ing of the sand ridges.
Next stop was the Wabma Kadarbu Mound Springs
Conservation Park. We took the track off to the left
and visited both the ‘Bubbler’ and ‘Blanch Cup’
springs. The wind was still howling and it was very
cold out of the car. Next stop was Coward Springs
where we payed our dollar as a daily visitor and went
for a wander. Checked out the wooden “spa pool”
and had a walk around the old buildings before mov-
ing off to the next stop which was Beresford, 24 kms
         Page 23                                                                                      4 W HE E L I NG S A
Day 3 Up at 7:15 am and off by just after 8.     Track      and found the air temperature dropped quickly when
to Oodnadatta was not quite as good as the previous         the sun went down. Without any wood there was no
section, so we lowered our tyres down a little more         fire so after cooking tea on the gas stove we hit the
(~24 and 22psi). Stopped at the Pink Roadhouse at           swags at 7:30 pm where the temperature had already
Oodnadatta and had a chat to Adam Plate the owner.          dropped to 20C! (240 kms travelled)
He is a good bloke who has spent a lot of his time try-
ing to lift the profile of the area with his mud maps,      Day 4 Got up at 6:45 am to find that it was –50C!
desert signs and general interest in travellers.            This was the minimum temperature for the night and
His wife Lynnie was very helpful and friendly as we         meant that as well as freezing the water in the wash-
                                                            ing up tub the swags had a layer of ice on the inside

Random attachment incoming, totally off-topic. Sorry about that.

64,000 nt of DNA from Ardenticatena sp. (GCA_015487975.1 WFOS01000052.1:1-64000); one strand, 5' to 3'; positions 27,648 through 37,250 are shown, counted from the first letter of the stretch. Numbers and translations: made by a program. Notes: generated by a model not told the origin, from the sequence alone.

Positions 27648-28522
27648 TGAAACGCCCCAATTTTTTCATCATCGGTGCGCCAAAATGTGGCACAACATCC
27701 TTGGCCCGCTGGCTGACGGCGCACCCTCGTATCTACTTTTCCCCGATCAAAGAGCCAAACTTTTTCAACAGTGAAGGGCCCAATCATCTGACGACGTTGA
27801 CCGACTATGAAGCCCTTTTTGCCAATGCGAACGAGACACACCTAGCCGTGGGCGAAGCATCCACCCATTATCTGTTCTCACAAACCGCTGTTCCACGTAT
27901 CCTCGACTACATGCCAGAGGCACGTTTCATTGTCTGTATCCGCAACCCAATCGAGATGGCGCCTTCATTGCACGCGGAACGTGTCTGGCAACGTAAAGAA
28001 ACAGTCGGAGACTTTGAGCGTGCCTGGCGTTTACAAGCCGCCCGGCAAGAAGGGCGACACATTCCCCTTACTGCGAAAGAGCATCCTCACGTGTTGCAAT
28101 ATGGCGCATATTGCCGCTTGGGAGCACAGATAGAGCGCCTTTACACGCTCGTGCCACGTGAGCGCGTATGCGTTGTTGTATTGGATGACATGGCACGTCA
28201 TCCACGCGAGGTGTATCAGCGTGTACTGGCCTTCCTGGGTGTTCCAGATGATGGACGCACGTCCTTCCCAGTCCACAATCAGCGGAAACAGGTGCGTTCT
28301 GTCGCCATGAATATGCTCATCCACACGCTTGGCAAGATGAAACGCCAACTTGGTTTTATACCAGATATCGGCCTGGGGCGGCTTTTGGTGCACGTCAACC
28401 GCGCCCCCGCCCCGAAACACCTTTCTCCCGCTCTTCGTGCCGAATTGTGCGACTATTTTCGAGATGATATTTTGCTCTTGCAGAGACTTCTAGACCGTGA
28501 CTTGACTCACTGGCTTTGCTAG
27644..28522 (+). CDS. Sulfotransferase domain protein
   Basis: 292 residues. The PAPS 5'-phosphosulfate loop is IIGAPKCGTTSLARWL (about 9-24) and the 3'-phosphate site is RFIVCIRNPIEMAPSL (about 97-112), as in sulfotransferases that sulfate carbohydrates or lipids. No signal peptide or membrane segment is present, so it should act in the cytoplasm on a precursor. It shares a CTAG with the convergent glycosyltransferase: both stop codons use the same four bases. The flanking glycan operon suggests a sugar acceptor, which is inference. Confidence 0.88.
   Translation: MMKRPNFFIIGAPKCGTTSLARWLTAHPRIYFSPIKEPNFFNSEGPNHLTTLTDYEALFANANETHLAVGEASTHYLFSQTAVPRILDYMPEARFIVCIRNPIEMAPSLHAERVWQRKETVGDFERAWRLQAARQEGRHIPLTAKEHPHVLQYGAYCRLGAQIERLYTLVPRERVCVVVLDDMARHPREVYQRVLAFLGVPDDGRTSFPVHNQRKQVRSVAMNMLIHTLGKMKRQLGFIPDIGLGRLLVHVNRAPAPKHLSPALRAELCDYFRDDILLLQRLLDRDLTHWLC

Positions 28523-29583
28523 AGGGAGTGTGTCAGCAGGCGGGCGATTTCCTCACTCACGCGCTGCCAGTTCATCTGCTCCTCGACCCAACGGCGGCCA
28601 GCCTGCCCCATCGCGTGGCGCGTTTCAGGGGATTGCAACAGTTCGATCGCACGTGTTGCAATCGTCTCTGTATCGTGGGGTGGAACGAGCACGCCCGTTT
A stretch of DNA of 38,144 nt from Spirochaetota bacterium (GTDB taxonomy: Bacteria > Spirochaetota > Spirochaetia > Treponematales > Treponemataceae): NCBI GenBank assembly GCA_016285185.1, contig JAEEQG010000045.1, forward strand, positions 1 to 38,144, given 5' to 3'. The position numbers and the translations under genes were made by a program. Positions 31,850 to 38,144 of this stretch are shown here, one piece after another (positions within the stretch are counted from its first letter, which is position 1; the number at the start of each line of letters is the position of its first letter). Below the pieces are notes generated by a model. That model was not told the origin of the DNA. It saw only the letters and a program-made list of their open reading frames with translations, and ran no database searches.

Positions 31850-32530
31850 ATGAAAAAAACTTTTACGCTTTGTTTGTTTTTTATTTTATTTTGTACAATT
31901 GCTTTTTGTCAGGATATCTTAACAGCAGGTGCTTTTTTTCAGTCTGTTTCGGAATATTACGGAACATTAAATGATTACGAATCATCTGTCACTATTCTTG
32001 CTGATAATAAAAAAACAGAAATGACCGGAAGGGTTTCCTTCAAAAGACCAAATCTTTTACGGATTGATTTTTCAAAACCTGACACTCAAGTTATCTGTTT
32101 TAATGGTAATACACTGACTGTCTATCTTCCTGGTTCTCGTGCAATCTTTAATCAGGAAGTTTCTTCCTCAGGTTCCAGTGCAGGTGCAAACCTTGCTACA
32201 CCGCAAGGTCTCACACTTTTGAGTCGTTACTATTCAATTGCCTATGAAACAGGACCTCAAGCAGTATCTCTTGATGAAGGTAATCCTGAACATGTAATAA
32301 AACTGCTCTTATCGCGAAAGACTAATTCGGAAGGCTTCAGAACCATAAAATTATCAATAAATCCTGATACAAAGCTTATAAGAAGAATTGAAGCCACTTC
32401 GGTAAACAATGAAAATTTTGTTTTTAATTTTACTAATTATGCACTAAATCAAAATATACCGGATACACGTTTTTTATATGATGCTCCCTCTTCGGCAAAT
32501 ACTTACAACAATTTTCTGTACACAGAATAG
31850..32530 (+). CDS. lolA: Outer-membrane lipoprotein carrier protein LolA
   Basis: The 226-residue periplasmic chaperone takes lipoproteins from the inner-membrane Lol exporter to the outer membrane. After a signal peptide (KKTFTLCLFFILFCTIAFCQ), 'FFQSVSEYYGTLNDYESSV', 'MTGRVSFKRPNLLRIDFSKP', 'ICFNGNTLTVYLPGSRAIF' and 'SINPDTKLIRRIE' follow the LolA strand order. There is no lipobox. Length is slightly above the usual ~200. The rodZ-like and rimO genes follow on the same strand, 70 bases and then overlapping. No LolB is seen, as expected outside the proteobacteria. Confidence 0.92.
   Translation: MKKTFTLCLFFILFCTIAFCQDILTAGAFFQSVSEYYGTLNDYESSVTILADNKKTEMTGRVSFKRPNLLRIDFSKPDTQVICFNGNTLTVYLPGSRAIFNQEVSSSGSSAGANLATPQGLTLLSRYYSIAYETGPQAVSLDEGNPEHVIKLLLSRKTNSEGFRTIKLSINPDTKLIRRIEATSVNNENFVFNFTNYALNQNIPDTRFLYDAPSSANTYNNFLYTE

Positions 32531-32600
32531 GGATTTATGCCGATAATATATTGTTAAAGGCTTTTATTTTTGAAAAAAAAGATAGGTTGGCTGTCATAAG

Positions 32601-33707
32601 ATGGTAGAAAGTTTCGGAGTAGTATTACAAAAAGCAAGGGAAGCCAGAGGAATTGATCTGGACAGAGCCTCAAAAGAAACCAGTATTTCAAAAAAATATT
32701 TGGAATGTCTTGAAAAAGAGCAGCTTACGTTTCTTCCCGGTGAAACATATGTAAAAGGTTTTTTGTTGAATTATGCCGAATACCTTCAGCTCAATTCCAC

covers due to condensed water from our breath that
                                                            had frozen during the night. Sampled the Purnie crap-
                                                            per and was delighted to find warm water coming
                                                            from the taps to wash our (frozen) hands.




got a few last minutes things, including a Desert Pass
($85). We found out at this time that Mt Dare was out
of all fuel so we grabbed a jerry from Lynnie, fuelled
up ($1:08c/l) with diesel (and 5 jerries) and headed
off towards Dalhousie via Pedirka. The road was
quite good until the turn off at Hamilton where it then
deteriorated a bit. After leaving Oodnadatta at 10 am
we arrived at Dalhousie Spring after 2 ¼ hours. Made
some lunch in the car park (which was quite full) and
then had a swim in the spring. It was still quite cool so
the warm spring (~370 C) was rather hard to drag


                             Overflow at Purnie Bore




                                                              –50C at night made hand washing a chore!

                                                            Left Purnie at 8 am sharp and headed for the French
                                                            Line junction 29 kms away. This section was easy
                                                            with no 4wd needed. After the Rig Road turn off the
                                                            dunes on the French Line became steeper and we
                                                            bumped along for 39 kms over lots of humps.